One thing we could do with our “sick” is to educate them. Extreme opinion likely to inspire violence is often born out of ignorance and intolerance. In their academic work on Why Templates for Media Development do not work in Crisis States, Putzel and van der Zwan advocate the establishment of professional associates of journalists, committed to an ethos of "journalistic integrity....which can eventually serve as the conscience". Again, this raises the issue of who judges the integrity of a journalist (or blogger) and gives him a voice? Freedom of expression is gifted to every one of us under international law through Article 19 of the Universal Declaration of Human Rights, but its vagueness leaves it wide open to interpretation and its implementation and the use of media regulation in many countries remains patchy at best.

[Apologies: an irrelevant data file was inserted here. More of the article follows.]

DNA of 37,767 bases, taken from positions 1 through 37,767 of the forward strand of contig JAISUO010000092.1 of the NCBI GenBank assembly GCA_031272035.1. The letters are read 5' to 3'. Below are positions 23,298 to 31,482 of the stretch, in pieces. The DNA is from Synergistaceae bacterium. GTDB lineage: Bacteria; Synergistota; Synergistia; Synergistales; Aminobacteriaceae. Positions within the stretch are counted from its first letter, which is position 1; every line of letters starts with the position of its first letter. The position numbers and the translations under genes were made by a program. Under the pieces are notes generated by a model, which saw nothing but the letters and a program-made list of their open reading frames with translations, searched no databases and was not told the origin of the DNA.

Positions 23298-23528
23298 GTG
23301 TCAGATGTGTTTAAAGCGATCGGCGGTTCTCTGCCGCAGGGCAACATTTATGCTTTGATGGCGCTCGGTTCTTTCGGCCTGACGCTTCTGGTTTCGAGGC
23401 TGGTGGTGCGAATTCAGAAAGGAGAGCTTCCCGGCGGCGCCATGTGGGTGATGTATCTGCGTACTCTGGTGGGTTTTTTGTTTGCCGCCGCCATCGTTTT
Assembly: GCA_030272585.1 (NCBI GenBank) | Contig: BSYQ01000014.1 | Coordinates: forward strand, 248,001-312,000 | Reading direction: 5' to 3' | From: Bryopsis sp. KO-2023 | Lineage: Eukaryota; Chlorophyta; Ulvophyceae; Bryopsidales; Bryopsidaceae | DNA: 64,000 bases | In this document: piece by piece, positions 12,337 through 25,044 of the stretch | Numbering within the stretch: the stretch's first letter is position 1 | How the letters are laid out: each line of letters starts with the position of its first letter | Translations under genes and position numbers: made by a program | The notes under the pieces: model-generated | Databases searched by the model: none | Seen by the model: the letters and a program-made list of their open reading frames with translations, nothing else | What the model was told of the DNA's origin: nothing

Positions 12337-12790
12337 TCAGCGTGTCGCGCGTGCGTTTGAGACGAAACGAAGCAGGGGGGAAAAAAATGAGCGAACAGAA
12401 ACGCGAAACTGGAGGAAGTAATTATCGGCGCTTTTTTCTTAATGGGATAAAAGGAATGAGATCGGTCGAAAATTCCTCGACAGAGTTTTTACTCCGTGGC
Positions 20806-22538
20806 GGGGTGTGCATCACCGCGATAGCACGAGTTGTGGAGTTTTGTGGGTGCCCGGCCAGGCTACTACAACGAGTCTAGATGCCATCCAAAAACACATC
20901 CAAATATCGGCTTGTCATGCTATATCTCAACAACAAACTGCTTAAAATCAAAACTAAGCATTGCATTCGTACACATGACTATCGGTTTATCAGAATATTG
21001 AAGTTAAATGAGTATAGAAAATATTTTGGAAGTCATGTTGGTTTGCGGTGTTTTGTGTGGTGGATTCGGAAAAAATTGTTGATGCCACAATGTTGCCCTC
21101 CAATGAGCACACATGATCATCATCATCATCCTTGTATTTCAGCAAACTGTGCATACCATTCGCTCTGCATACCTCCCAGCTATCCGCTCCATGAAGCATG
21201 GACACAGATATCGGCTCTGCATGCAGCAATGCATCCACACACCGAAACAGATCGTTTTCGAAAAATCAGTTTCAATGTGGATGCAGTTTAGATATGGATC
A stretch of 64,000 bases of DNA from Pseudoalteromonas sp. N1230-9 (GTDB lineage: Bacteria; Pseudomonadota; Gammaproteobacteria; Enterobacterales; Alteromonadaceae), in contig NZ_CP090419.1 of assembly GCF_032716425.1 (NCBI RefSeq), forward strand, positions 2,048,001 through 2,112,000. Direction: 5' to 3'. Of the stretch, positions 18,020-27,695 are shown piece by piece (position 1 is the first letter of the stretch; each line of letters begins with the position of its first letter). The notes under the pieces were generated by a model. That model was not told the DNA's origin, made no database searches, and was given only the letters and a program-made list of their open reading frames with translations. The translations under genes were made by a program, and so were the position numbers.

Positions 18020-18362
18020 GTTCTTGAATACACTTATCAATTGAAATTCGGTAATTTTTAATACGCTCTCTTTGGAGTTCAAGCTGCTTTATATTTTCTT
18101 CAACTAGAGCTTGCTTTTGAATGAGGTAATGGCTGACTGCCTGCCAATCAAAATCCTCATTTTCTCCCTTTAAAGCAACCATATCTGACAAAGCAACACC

I still don’t have the answer to who judges that expression is vile enough to oppress it. Nor who judges journalistic integrity, but I have a sneaking suspicion it is the increasingly empowered "community". The blogger Woolfcreek blandly suggested that the bad apples on Blogcatalogue would soon "be bored with our middle ground crowd and try to run off to another site". But a far more robust approach was offered by the suitably named “Offended blogger” who said “(Blogcatalogue) has come too far for us to allow hooligans to run amok here, destroying the community. And it is OUR community, so if there is trash in the street we should all pitch in and bag it up”.

I guess it comes back to my theory on personal responsibility. There are undoubtedly grey areas in the Freedom of Expression debate, but if each and everyone of us understands our responsibility and acts with integrity (not just the bloggers and journalists) the world would be a better place. There is no room for apathy (she says, calmly dismounting from her very high horse).